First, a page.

Time Capsule: The Color of Memory

By James McBride Premium

As a boy, I never knew where my mother was from, where she was born, or who her parents were. When I asked, she’d say, “God made me.” When I asked if she was white, she’d say, “I’m light-skinned,” and change the subject. She raised 12 black children and sent us all to college and in most cases graduate school. Her children became doctors, professors, chemists, teachers, yet none of us even knew her maiden name until we were grown. It took me 14 years to unearth her remarkable story.

She is an Orthodox Jewish rabbi’s daughter who married a black man in 1942. And she revealed her past more as a favor to me than out of any desire to revisit it. The Color of Water (Riverhead Books) is her life as she told it to me and betwixt and between the pages of her life, you find my life as well.

My mother was born an Orthodox Jew in 1921 in Poland and her family immigrated to America when she was 2 or 3 years old. My mother’s family ended up settling in the 1930s in Suffolk, Va., a town where both racism and anti-Semitism ran quite high. My mother ran away when she was 17, moved to Harlem and met my father and married him. At which point her family sat shivah for her, a Jewish mourning ritual. My father and mother ended up having seven children and then moving to Red Hook, Brooklyn, the housing project where I was born.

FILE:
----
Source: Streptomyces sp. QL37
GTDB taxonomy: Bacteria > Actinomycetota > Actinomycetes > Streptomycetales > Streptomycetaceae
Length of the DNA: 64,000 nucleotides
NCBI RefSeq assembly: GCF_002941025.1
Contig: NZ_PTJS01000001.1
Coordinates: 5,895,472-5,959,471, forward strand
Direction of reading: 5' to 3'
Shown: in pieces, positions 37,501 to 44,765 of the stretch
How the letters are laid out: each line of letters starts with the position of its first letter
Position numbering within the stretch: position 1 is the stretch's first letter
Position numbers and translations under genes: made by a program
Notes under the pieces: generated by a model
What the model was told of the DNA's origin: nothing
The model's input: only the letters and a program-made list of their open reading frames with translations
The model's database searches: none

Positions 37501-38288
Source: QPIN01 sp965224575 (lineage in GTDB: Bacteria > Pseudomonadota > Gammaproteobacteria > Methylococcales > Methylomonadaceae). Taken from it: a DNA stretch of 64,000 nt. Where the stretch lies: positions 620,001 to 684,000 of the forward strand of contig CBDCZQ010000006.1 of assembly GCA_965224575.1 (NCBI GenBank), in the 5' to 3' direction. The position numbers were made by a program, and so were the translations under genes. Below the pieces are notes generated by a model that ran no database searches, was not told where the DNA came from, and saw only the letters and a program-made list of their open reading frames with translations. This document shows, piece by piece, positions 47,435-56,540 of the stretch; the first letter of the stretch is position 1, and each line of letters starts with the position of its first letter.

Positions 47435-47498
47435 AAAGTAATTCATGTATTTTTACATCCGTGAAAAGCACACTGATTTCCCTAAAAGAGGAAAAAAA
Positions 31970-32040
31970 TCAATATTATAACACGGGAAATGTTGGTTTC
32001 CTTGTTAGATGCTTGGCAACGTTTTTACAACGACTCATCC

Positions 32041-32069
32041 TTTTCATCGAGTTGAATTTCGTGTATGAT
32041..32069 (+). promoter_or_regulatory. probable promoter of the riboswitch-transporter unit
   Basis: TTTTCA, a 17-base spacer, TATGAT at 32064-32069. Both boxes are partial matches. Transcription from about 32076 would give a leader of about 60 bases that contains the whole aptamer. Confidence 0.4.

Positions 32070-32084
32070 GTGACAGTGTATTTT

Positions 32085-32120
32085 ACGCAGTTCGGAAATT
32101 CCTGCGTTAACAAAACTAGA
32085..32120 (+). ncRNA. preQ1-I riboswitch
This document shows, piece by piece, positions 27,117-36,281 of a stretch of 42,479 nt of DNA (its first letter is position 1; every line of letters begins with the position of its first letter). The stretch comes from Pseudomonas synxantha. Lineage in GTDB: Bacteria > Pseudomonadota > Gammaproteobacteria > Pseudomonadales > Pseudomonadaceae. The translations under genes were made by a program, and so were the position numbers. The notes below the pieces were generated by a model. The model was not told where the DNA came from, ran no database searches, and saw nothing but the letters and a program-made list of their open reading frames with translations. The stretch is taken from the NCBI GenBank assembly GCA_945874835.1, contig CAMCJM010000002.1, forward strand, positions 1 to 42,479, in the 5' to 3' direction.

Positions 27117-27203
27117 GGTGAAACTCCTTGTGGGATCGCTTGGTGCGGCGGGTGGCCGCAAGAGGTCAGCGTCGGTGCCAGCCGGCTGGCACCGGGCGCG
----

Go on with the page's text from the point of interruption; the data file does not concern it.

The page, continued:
I interviewed probably a hundred people when 1 wrote this book, even though it’s based on my own memories. I went to where I used to live back in Brooklyn and Queens and talked to all my family. I interviewed all sorts of people who would give me details because the details, it’s really the story and God is in the details.

I didn’t show the manuscript to members of my family. It was just myself and my mother, because I felt every one of them has a different take on this, and I didn’t show Mommy the book until it was done. When she saw it, she sat in her room for a couple of days and cried. It was hard for her to take. But she felt that I had done a good job and it was a catharsis for her to get these things out, these secrets that were sort of broiling inside her all these years.

Although I was raised in what you might consider to be unusual circumstances, we did not consider ourselves unusual. We had a mother who loved us; we had a father who loved us. We had a normal house; we were poor, but we did not consider ourselves deprived. We were a very funny family, we talked a lot, and we’re still that way. We never saw ourselves as a bunch of tragic mulattos staggering through life trying to decide whether to eat matzo balls or fried chicken. I wrote the book from the perspective of a child because I wanted people to view racism, anti-Semitism and poverty from the perspective of a child’s innocence. I wrote a book that is really more about the humanity and the commonality of the human experience than anything that I or even my mother did.
 From the August 2000 issue of Family Tree Magazine

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